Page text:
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Instagram for Kids

Instagram for Kids

Nothing builds consensus like the recognition of a terrible idea. Facebook recently announced its plans to develop an Instagram app designed for kids under the age of 13. You read that right. It’s apparently not enough that Facebook has attracted billions of adult users to its social media platform. Now, the company intends to expand its user base to pre-adolescent children at a time in which parents are already dealing with an unprecedented level of childhood depression associated with social media usage.

Responding to this distinctly bad idea, the attorneys general of 44 states delivered a joint letter to Facebook CEO Mark Zuckerburg imploring him to abandon any plans for an Instagram app targeted to children. The letter cited the overwhelming research indicating that teenagers’ social media usage is acutely correlated with higher rates of “mental distress, self-injurious behavior and suicidality among youth,” providing:

As recently articulated by dozens of organizations and experts, “Instagram…exploits young people’s fear of missing out and desire for peer approval to encourage children and teens to constantly check their devices and share photos with their followers[,]” and “the platform’s relentless focus on appearance, self-presentation, and branding present challenges to adolescents’ privacy and wellbeing.”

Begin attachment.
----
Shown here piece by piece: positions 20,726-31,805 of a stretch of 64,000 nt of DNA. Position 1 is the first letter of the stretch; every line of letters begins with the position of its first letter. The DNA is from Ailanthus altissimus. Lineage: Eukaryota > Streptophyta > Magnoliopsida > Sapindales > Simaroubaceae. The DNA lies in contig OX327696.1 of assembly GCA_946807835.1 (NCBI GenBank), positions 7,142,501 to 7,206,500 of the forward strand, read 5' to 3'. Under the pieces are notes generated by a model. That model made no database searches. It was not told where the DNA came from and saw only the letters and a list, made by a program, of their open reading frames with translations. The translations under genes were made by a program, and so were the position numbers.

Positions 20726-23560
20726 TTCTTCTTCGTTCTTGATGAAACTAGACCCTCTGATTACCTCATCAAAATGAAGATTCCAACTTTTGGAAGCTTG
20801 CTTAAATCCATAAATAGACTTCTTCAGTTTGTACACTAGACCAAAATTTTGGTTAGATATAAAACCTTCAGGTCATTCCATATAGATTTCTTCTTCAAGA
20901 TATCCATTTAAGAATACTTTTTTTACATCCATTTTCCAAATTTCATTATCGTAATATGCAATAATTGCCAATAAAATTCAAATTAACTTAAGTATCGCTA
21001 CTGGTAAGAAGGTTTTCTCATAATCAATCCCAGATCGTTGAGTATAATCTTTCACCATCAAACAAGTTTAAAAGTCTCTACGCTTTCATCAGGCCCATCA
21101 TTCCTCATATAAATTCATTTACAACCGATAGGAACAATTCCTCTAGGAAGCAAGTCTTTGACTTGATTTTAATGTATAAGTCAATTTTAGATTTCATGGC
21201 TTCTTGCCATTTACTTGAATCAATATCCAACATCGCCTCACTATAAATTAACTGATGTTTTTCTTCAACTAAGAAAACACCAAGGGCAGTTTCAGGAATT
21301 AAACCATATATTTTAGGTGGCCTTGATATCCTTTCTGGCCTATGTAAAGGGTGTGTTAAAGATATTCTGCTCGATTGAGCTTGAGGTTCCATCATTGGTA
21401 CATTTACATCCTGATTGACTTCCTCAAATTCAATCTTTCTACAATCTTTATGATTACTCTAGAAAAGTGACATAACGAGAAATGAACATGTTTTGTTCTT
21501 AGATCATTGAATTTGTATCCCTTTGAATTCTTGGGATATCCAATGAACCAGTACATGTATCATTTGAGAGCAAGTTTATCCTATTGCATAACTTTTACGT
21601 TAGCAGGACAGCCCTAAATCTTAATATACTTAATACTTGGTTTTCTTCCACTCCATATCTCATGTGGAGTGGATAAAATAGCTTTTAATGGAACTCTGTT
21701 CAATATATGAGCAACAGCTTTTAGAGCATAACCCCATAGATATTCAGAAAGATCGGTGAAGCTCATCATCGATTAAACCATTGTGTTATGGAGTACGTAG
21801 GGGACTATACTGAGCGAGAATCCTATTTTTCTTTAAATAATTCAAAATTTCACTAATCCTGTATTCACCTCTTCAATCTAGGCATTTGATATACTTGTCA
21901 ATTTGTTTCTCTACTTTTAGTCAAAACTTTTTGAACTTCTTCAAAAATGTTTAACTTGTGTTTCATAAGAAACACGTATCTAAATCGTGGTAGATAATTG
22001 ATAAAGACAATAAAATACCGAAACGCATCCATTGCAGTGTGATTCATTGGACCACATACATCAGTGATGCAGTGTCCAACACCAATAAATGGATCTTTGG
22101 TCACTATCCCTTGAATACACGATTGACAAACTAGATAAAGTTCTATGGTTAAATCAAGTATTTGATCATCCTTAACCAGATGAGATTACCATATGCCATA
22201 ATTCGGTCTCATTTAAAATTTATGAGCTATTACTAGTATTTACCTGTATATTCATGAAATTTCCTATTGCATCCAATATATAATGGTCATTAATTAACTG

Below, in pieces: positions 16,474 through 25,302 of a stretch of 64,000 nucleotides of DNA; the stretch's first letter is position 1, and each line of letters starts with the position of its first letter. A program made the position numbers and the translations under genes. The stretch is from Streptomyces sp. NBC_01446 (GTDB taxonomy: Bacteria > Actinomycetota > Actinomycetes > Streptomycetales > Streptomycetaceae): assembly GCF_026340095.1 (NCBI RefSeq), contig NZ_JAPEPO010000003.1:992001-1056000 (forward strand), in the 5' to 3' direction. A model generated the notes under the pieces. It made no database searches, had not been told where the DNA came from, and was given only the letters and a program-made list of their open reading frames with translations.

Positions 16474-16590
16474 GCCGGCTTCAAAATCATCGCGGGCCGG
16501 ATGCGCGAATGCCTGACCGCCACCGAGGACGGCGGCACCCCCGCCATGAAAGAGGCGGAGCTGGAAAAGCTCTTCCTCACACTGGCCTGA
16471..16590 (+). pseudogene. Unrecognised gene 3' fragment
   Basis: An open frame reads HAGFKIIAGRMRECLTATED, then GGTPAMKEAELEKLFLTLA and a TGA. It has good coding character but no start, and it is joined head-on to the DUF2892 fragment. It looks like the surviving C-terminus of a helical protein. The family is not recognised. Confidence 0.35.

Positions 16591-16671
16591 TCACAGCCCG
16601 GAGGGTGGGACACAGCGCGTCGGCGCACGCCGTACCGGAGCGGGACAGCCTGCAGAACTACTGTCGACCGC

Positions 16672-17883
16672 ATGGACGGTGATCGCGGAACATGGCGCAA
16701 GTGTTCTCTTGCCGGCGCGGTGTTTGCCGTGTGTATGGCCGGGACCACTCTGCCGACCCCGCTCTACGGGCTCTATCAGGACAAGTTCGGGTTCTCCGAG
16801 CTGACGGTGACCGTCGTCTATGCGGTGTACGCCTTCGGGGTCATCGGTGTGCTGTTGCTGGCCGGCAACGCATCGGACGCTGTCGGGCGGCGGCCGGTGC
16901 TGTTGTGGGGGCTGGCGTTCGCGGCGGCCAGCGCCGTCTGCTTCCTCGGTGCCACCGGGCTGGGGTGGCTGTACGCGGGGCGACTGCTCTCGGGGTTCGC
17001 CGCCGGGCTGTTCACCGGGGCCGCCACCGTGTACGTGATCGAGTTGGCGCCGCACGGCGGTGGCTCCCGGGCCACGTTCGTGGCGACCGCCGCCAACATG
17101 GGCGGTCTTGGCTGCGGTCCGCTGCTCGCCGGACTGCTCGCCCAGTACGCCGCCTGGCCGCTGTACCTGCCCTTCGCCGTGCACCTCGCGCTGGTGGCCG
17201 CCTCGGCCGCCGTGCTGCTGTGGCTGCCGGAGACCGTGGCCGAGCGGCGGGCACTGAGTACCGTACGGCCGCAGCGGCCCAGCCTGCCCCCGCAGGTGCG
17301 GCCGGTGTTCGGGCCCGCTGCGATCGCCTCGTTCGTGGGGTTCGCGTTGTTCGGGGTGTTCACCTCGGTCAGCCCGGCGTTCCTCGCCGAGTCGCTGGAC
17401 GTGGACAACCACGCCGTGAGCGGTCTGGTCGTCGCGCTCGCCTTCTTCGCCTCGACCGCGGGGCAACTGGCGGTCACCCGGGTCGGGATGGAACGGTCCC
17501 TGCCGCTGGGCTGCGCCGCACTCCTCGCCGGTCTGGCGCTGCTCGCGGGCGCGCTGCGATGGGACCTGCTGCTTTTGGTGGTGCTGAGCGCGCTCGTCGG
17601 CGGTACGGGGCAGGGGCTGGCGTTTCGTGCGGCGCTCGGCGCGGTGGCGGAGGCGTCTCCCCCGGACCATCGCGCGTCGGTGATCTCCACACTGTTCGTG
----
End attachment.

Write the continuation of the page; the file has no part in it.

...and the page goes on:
A Facebook spokesperson paid lip service to public concerns of child safety, stating: “We agree that any experience we develop must prioritize their safety and privacy, and we will consult with experts in child development, child safety and mental health, and privacy advocates to inform it.”

The experts have already spoken. The American Psychological Association surveyed hundreds of thousands of adolescents from 2005 to 2017 and concluded that the major increase in adolescent suicidality was likely because of the demographic’s increased use of social media as a substitute for physical social interaction. Given that social media has already been shown to have destructive effects on teenagers, technology companies should be prohibited from performing a similar experiment on even younger children.

Unfortunately, our nation’s consumer protection laws currently don’t provide an effective deterrent to technology companies that put profits over children’s health. One reason is that the harms associated with social media usage are largely psychological in nature and, therefore, difficult to ascribe to any one cause in particular.

In my view, our tort law should evolve to sanction companies for activities that are empirically demonstrated to be harmful to consumers, even though the harms can be partially attributed to alternative factors. Absent a robust legal remedy, Americans will continue to independently bear the increasing costs of childhood depression while technology companies reap the rewards of our data and attention.

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